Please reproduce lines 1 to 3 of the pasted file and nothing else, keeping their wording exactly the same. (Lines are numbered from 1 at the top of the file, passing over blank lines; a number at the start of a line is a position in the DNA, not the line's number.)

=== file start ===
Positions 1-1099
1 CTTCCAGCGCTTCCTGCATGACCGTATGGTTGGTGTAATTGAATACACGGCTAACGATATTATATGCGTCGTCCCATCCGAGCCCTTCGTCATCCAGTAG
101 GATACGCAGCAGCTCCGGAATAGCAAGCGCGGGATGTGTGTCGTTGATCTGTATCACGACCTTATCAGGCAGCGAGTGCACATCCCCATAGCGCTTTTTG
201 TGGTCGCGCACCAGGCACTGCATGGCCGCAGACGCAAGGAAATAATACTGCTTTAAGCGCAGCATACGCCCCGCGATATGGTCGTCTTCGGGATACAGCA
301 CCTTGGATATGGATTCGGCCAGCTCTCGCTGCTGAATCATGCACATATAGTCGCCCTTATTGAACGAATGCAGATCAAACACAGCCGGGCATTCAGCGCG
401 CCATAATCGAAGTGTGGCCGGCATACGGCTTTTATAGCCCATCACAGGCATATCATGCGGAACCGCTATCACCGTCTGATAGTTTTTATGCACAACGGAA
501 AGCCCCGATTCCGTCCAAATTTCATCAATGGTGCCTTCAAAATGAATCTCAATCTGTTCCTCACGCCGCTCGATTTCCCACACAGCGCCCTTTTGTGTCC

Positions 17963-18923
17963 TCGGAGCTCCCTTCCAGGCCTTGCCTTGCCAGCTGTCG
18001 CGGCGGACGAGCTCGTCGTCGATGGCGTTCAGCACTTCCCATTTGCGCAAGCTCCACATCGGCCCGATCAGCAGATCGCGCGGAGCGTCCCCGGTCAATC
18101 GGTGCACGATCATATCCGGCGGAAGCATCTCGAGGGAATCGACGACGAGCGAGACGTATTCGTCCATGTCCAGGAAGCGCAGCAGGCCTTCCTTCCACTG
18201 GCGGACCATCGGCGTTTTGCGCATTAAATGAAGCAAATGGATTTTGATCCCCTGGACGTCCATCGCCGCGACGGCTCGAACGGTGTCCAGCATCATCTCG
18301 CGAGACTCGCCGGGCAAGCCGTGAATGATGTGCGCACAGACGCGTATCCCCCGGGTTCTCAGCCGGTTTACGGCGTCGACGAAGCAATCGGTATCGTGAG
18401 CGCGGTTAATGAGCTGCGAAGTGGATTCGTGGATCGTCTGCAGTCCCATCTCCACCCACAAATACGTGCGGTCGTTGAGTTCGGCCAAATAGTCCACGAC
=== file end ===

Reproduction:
Positions 1-1099
1 CTTCCAGCGCTTCCTGCATGACCGTATGGTTGGTGTAATTGAATACACGGCTAACGATATTATATGCGTCGTCCCATCCGAGCCCTTCGTCATCCAGTAG
101 GATACGCAGCAGCTCCGGAATAGCAAGCGCGGGATGTGTGTCGTTGATCTGTATCACGACCTTATCAGGCAGCGAGTGCACATCCCCATAGCGCTTTTTG